As evidenced by the systematic analysis of the published record, the history of fire is an important modulator of animal diversity. The richness and abundance of animal communities are significantly reduced some years after the last fire event. In this sense, the short temporality of many studies probably influences the lack of significant effects of fire on animal communities (Brennan et al. 2005), which at the same time can be translated to more challenges at the implementation of fire management strategies (Doherty et al. 2016). Whether or not we can anticipate the effects of the fire will then depend on future efforts to implement long-term research.
Availability of data and materials
All data and coding used in this study are available.
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We thank Gabriela Cordoba and Francisco Luque for their collaboration throughout the selection and review process. In addition, we are incredibly grateful to Dr. Ralph Grundel of the U.S. Geological Survey and Dr. Philip Barton of The Australian National University for facilitating their detailed data and extra information. We also thank Thomas Richard Defler for the revision of the manuscript. Finally, we wish to thank the reviewers for their comments and suggestions that significantly improved the manuscript.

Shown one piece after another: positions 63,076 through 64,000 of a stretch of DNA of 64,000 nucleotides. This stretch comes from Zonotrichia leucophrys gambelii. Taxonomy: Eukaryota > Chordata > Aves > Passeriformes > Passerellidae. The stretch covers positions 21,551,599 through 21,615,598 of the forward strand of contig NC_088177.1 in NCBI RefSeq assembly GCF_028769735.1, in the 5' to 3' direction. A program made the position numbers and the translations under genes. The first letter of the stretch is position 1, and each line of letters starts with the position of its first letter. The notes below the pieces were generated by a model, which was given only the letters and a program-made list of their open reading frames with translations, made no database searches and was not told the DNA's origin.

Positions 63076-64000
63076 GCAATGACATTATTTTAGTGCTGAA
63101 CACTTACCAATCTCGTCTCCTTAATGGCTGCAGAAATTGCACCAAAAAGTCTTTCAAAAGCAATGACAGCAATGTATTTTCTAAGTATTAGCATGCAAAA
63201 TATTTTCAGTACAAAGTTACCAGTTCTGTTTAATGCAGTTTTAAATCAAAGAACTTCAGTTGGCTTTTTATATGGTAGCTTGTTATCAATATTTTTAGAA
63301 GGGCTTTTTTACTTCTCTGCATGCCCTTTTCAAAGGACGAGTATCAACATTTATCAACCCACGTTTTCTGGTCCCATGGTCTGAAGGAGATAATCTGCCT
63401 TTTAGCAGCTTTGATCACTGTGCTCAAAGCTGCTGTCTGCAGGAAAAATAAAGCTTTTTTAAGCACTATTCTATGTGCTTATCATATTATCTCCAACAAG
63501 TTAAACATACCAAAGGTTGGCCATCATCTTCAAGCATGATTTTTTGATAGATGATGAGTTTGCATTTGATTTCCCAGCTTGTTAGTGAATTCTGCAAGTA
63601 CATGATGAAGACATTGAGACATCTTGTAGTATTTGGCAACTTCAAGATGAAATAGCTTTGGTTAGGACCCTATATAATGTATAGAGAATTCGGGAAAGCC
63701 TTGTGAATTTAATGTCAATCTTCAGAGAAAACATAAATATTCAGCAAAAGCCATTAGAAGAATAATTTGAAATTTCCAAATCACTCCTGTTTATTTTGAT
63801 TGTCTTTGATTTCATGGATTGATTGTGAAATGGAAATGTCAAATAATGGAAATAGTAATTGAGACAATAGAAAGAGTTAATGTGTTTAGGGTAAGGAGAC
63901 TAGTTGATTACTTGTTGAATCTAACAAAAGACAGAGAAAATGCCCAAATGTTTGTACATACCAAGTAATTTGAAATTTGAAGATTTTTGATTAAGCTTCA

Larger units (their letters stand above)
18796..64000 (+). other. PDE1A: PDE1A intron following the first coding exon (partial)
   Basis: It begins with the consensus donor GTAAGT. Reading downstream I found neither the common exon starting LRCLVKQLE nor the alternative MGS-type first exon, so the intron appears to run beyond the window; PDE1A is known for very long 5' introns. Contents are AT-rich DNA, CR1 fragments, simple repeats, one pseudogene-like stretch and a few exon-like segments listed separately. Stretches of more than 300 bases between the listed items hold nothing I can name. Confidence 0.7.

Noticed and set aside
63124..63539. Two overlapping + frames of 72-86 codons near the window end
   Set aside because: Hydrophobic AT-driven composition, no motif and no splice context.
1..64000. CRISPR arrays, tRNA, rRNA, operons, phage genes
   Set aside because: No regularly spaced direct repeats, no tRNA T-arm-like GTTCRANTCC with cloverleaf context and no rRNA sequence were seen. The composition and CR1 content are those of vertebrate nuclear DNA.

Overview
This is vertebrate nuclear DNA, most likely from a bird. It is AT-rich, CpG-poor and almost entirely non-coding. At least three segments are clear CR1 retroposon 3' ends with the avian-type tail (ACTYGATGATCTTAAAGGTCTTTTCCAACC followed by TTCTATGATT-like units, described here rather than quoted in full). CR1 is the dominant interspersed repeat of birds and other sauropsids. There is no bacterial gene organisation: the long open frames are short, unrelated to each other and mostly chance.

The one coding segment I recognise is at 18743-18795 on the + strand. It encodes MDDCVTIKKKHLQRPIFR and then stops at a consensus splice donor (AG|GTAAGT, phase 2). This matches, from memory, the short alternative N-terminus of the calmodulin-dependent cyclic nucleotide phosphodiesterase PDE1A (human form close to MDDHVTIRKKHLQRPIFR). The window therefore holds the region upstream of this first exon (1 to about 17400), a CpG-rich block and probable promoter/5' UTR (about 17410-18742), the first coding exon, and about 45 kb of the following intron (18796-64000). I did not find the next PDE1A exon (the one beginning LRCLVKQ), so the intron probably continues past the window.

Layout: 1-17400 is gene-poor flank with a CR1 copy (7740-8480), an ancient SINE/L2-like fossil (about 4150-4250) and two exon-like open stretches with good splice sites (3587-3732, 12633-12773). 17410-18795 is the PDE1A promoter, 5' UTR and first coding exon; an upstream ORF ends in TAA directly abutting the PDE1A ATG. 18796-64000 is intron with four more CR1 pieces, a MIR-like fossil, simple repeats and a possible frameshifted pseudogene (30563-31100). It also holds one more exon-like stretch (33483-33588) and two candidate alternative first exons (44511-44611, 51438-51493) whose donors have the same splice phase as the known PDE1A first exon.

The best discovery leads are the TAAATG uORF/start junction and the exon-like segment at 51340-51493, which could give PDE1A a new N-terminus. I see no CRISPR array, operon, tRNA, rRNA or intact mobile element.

TMG was funded by Colciencias 757 National Doctorate Scholarship, Universidad Nacional de Colombia through the Convocatoria Nacional para el Apoyo a Proyectos de Investigación y Creación Artística 2017–2018, the American Society of Mammalogists through the Latin American student field grant 2017, The Rufford Foundation—Small Grant, and L'Oréal-UNESCO for Women in Science Colombia 2018 scholarship.
Authors and Affiliations
Laboratorio de Ecología del Paisaje y Modelación de Ecosistemas ECOLMOD, Departamento de Biología, Facultad de Ciencias, Universidad Nacional de Colombia, Edificio 421, 111321, Bogotá, Colombia
Tania Marisol González & Dolors Armenteras
Departamento de Biología, Facultad de Ciencias, Universidad Nacional de Colombia, Edificio 421, 111321, Bogotá, Colombia
Juan David González-Trujillo
Departamento de Didáctica de Ciencias Experimentales, Sociales y Matemáticas, Facultad de Educación, Universidad Complutense de Madrid, 28040, Madrid, Spain
CREAF, 08193, Cerdanyola del Vallès, Catalonia, Spain
TMG and JDGT are considered equal contribution authors. TMG, JDGT, and DA conceived and designed the study; TMG and JDGT structured the databases; TMG and JDGT analyzed the data; TMG and JDGT led the writing with inputs from DA and AM. All authors contributed critically to the manuscript drafts and gave their final approval for publication.
R Script to estimate effect sizes, perform linear models, and draw figures.